My job is somewhat unusual; but to me a most worthwhile one. I connect to people when they are at their lowest ebb and often all they need is for us just to be there for them. To listen, and share with them their tenderly remembered stories of their loved one.
As a Chapel Attendant I place the deceased into a Chapel of Rest, making sure the Chapel looks calm and approachable under the circumstances. There are flowers in the room, the coffin is just so, their loved one looking calm and at ease, many families saying they look better than when they last saw them. This, as we explain to them, may be due to the last of their days being spent in pain or stress, and now all those worried expressions seem to have almost magically disappeared, making them look far more peaceful than they once did.
We are proud and grateful when families tell us how nice their loved one’s look, for it shows that staff, such has the embalmers, have helped them to look more like their old selves once again. I feel I have a privileged position as I convey lovely, grateful, messages onto other staff members. They may be dressed in clothes provided by the family, or a chosen gown, the next of Kin making various decisions often with other family members.
Family and friends often want to talk about happy memories shared with loved ones and I hear some lovely family stories, but also some sad ones
When those viewing arrive, at their appointed time (or as near as possible) I escort them into the designated Chapel of Rest to see/view, their loved one, and as anyone who has been through this experience will know, it is very much a shattering time indeed. The deceased perhaps feel sad and lost too, maybe for a while, at least, for I often find myself draw to their coffins, where I stand for just a minute or two. This seems enough for them, for I then feel lighter in mind, and contended to leave them and continue with other tasks.
Family and friends often want to talk about happy memories shared with loved ones and I hear some lovely family stories, but also some sad ones, for as human beings we often fall short of showing good intentions and emotions towards each other, especially the ones we love the most, and sometimes it is just too late to rectify past failings, even if we would like to. It is not all serious, mind you. There is much humour, not only amongst the staff, but also with family and friends of our clients.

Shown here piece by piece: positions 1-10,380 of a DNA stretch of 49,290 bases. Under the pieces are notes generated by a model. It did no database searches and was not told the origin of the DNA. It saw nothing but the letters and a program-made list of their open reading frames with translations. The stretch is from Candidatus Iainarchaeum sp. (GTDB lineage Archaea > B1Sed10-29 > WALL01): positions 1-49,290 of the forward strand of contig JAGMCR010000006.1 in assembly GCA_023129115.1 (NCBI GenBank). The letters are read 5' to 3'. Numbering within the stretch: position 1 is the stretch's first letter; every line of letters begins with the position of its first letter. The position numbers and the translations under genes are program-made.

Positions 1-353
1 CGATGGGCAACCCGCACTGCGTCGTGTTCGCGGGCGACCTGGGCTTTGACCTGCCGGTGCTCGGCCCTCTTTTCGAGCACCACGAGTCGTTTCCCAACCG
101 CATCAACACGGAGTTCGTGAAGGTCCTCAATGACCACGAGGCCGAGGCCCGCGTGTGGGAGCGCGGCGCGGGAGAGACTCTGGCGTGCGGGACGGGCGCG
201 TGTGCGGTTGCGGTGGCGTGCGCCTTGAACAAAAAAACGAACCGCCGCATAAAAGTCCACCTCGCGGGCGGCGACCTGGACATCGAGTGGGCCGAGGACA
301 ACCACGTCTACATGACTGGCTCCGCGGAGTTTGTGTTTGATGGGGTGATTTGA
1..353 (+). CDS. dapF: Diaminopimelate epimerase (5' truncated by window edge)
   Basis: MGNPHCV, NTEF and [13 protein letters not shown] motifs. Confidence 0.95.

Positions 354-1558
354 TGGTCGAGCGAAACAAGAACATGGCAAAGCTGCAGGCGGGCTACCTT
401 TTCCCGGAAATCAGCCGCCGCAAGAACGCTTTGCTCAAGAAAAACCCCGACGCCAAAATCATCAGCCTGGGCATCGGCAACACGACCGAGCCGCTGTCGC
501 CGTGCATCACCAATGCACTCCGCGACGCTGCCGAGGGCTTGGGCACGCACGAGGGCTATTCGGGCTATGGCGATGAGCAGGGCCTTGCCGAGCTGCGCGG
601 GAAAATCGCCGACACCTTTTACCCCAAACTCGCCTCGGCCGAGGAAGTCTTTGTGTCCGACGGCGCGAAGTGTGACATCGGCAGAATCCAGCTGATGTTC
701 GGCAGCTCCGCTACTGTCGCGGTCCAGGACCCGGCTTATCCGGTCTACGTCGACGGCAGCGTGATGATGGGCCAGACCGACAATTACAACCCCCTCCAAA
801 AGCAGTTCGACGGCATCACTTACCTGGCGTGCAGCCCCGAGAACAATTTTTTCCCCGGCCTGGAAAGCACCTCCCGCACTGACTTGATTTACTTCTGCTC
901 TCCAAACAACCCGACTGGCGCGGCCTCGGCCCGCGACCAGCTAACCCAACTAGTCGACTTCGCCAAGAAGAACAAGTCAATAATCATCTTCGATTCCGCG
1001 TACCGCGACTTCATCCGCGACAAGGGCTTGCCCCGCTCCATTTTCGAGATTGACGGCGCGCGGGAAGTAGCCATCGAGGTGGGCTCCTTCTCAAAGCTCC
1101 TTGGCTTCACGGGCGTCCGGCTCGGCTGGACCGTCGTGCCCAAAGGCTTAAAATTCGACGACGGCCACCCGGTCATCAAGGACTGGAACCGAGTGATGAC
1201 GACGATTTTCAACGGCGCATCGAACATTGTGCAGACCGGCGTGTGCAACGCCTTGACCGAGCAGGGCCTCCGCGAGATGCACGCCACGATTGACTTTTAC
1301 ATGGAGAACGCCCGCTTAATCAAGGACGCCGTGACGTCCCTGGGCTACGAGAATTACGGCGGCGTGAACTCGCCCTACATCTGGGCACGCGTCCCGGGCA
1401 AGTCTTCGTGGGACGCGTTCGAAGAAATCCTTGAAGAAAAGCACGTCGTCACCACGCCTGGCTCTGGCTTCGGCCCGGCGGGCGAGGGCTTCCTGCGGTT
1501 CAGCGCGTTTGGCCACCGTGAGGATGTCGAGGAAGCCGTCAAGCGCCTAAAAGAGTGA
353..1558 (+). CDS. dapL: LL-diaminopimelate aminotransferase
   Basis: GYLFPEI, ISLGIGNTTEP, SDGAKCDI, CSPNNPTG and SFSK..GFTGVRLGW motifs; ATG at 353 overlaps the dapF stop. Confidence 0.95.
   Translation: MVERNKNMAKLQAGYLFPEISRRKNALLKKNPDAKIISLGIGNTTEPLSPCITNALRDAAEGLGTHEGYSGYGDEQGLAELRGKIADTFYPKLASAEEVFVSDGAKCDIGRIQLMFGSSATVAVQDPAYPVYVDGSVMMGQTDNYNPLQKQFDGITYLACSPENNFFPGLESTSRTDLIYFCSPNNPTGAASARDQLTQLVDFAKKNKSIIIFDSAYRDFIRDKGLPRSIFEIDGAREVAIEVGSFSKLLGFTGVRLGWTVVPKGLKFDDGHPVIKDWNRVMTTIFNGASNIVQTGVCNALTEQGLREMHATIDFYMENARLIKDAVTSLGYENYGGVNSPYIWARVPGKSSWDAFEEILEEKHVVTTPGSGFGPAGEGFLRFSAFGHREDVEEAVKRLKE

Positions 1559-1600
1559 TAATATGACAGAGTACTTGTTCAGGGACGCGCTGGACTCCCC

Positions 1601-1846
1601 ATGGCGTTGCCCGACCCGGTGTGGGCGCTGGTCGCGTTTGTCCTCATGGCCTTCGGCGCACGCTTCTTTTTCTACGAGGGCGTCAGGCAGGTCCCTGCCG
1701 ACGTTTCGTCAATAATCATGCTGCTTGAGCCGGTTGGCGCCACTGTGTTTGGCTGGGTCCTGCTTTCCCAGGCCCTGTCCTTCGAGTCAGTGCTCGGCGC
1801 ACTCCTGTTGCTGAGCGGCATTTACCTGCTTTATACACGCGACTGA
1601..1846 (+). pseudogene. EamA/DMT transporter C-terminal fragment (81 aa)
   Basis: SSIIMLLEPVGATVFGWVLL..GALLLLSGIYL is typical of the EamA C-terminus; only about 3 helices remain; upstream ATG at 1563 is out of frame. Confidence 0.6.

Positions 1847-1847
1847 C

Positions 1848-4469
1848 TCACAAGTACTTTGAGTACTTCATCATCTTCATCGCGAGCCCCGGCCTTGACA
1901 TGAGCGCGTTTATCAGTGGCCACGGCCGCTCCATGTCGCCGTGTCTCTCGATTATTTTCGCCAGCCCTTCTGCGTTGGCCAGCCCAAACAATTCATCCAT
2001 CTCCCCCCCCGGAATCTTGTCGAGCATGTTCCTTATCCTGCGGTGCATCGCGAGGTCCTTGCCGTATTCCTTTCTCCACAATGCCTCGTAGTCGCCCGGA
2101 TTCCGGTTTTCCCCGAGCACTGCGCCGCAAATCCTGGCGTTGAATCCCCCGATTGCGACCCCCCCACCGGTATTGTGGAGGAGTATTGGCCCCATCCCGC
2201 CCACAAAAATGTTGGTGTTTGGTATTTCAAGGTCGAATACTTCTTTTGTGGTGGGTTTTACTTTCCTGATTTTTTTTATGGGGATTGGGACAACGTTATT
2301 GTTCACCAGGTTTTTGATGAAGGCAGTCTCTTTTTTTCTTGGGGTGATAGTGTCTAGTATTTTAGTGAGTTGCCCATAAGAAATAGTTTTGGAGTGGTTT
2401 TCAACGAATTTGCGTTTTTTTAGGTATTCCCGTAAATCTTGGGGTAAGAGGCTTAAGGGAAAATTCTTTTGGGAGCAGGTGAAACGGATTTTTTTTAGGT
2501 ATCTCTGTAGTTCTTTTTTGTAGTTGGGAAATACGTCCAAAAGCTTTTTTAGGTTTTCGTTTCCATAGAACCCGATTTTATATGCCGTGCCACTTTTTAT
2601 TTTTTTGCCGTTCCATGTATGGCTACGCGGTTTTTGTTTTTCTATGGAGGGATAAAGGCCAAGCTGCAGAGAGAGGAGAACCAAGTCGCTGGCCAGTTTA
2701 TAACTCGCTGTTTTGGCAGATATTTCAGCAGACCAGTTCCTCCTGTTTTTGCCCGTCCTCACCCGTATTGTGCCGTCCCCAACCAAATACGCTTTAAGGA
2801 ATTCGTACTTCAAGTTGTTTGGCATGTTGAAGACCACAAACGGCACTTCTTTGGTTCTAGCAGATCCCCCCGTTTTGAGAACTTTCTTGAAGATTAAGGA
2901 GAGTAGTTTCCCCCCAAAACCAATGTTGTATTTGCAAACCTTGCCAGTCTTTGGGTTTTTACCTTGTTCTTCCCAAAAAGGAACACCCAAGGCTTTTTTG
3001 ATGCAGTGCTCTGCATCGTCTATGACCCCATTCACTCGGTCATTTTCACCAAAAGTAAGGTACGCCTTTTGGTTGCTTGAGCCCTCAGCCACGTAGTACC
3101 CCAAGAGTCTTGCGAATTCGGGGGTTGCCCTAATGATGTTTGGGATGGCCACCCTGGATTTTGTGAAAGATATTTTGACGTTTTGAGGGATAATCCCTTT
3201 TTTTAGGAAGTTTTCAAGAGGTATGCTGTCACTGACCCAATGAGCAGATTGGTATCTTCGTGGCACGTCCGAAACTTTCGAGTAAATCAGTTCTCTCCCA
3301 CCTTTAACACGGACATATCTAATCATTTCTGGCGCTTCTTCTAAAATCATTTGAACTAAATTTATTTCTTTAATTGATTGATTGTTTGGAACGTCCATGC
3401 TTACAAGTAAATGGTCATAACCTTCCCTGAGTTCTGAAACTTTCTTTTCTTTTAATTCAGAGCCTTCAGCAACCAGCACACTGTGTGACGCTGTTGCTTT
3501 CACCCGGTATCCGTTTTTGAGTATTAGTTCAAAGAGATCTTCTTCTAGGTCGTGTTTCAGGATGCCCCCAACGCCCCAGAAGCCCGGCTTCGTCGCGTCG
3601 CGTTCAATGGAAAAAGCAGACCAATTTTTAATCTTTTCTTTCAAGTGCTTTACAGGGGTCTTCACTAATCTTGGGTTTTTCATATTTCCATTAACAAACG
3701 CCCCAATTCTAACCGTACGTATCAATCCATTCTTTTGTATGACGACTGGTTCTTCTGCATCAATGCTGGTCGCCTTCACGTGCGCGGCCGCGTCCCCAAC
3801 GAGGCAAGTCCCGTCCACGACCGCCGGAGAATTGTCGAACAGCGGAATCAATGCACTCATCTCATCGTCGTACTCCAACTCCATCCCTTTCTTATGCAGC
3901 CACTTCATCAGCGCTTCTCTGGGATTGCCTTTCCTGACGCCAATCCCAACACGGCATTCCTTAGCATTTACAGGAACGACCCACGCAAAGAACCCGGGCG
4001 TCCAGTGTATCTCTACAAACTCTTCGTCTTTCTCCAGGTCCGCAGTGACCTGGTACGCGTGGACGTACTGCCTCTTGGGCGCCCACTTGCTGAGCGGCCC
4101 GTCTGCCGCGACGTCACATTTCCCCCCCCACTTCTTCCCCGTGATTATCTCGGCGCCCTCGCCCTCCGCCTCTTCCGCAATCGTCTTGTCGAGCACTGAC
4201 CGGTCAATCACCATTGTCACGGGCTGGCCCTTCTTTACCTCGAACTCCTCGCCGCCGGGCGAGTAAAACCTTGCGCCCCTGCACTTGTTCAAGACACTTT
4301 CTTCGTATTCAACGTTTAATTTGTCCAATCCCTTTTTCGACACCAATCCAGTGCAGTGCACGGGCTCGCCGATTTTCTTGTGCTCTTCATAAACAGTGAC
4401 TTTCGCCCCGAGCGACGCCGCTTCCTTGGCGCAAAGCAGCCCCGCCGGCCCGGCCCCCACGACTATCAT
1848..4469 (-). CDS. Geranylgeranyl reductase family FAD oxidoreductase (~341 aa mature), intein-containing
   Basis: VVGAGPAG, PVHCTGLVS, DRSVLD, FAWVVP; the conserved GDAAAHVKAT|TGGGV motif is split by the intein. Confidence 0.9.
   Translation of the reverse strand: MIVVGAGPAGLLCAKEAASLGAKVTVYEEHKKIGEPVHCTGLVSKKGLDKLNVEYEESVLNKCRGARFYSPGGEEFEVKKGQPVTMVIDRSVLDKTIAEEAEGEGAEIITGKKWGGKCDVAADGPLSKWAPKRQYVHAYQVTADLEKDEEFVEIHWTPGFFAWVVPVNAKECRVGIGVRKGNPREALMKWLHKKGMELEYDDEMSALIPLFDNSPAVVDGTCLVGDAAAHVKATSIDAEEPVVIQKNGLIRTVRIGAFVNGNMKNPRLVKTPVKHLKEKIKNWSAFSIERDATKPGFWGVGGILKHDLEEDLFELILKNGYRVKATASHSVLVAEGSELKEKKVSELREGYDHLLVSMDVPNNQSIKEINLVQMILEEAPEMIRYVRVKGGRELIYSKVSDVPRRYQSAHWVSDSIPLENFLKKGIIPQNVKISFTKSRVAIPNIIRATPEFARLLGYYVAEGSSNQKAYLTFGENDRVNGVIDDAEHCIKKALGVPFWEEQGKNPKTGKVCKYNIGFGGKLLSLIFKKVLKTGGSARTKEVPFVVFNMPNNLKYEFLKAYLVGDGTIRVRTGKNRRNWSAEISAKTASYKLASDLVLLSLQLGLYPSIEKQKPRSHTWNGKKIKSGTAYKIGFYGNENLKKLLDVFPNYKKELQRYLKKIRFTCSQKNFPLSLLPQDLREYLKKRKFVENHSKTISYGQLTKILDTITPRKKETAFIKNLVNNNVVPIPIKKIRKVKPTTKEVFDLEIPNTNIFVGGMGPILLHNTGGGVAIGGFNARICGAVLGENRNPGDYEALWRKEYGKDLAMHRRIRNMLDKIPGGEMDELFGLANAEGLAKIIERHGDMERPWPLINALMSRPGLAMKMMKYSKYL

I offer a confidential listening ear, a caring approach to their worries, but most of all I act as a sponge to absorb their overwhelming emotions
I may well be collecting false teeth from a family member, while another family views in a Chapel and there is often cause for laughter as the family explain where the false teeth should go. Not always in the mouth, as one might expect, sometimes it goes into the right hand side pocket of the client’s jacket ,“for that is where he always kept it, he only took it out when he ate and back into his pocket it went”, a Daughter says about her Father through laughter and tears.
CDs can be played during various times of the funeral, again, family share a little something special of our client’s life with us, as they talk, laugh and even cry while telling of their relative or friends taste in music, giving us yet another short glimpse through the window of our client’s heart, as it pierces their own.
I offer a confidential listening ear, a caring approach to their worries, but most of all I act as a sponge to absorb their over whelming emotions. Most leave relieved in the thought that we listened and understood. Come the day of the funeral they will once again be guided by the same kindness and caring attitude of other staff members as they have received from me.
The company phones are always busy, calls often met with some uncertainty, but the general public make us laugh, as they try to match any person’s obituary seen in local newspapers with someone they know, or might have known. They phone to ask if that was their past next door neighbour, or someone they went to school with, or someone who knew someone who knows them. We have to answer in all sincerity that we really don’t know, later laughing at the strangeness of people, including ourselves, but all these little incidents do lighten the load!
I do hope that this short introduction to my job has been somewhat of a help and guidance to you, guiding you to the knowledge that should you be the one who has to make final discussions regarding your loved one, there will be many to help you along that sad and lonely road, not least of all your Chapel Attendant.
© Cheryl Campbell